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                    • #16
                      No Azolla in Organic horse with a little cow manure soil mix Click image for larger version

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                      • #17
                        tomato update

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                        • FrostyMorningFarm
                          FrostyMorningFarm commented
                          Editing a comment
                          Found out today that my water timer died. This could have been bad it my Mom didn't notice it when visiting for fathers day. Luckily I was able to give the drippers a good soaking and no casualties of the dry spell

                      • #18
                        Go for it!

                        As a rule of thumb, faster something grows, more nutritious its fertiliser.

                        The ability of azolla’s symbiont, anabaena, to sequester atmospheric nitrogen has been used for thousands of years in the Far East, where azolla is extensively grown in rice paddies to increase rice production by more than to 50%.
                        The ability of azolla’s symbiont, anabaena, to sequester atmospheric nitrogen has been used for thousands of years in the Far East, where azolla is extensively grown in rice paddies to increase rice production by more than to 50%. Rice is an enormously important staple in many tropical and temperate regions of the world. Billions of […]
                        London, UK.

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                        • #19
                          Azolla Fig Update 7/8/23
                          Azolla enhanced left, purchased soil right... what a difference it makes!
                          Attached Files

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                          • #20
                            Study Conclusion: Azolla mixed into potting mix not only speeds up growth without risk of burning plants like commercial fertilizer, its organic and natural, it also helps keep leaves beautiful and darker green. Using at a much on top can help keep soil levels moist as well!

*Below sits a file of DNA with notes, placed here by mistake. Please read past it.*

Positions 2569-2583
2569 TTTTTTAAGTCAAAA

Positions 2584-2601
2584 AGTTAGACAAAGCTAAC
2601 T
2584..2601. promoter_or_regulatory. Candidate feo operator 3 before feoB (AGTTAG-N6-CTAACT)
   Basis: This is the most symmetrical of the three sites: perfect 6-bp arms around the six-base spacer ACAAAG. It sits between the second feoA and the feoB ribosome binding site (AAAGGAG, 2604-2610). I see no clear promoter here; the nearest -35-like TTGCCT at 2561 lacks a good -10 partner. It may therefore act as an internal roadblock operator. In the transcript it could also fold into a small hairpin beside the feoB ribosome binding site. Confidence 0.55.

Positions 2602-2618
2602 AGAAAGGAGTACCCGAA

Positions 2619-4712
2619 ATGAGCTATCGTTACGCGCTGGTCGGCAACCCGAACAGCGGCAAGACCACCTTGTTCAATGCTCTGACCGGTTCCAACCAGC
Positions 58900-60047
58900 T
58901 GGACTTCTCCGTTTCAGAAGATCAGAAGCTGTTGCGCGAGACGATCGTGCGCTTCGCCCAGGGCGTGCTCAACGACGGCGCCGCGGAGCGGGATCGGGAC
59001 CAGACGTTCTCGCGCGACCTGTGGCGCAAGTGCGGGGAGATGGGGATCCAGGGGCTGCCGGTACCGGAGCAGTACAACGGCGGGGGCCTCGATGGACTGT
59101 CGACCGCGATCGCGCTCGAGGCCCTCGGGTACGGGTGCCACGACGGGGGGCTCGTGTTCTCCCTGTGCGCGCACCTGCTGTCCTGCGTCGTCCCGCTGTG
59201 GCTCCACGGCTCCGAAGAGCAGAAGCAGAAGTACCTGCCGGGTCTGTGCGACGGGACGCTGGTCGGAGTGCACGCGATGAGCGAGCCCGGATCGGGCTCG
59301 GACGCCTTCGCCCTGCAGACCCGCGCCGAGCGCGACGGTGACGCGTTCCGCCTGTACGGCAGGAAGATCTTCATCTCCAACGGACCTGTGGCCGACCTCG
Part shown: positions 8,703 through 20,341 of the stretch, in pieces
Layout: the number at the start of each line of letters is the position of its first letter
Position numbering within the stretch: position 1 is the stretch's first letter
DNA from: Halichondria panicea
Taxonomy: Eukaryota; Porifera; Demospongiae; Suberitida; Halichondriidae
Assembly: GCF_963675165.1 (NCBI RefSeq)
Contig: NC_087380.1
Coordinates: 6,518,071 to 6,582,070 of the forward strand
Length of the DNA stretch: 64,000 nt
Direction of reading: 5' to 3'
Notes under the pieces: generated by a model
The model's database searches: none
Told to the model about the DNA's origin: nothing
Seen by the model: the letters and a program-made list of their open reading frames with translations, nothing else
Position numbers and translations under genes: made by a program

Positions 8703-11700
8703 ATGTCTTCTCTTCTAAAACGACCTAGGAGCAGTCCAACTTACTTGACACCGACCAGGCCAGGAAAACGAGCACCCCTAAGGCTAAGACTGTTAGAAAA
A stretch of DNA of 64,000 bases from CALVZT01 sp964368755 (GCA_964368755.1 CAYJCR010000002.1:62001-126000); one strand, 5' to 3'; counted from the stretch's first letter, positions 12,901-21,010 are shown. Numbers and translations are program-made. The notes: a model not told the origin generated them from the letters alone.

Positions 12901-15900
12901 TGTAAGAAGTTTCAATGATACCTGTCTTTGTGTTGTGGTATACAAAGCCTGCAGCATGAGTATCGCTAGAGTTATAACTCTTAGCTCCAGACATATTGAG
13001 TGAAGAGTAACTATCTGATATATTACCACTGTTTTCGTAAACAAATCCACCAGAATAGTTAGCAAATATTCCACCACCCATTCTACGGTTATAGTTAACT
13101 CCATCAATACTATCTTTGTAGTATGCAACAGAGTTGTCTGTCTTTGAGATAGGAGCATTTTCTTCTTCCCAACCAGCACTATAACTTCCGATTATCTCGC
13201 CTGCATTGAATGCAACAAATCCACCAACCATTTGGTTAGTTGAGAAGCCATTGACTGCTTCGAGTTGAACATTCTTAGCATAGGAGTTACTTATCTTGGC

Dont think I planting anything without Azolla any more!

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                            • #21
                              How was your tomato mulched with azolla doing

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                              • #22
                                How is your tomato mulched with azolla doing

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                                • #23
                                  Click image for larger version

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ID:	1380733​Its hard to even tell where it begins and ends its so huge! Lots more flowers than its non Azolla sibling

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                                  • #24
                                    I have to start skimming my pond of all that beautiful green mulch 🙂👍

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                                    • #25
                                      Fig update: 8/19/23

                                      I moved them out of the patch for the pic that you can tell whats going on.the growth difference between azolla and non azolla is bonkers
                                      Attached Files

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                                      • goodfriendmike
                                        goodfriendmike commented
                                        Editing a comment
                                        A big difference. Looking good man.

                                      • LoPresti
                                        LoPresti commented
                                        Editing a comment
                                        Excellent! Something the big companies don’t want people to know for sure.

                                      • TNJed
                                        TNJed commented
                                        Editing a comment
                                        Wow - nice!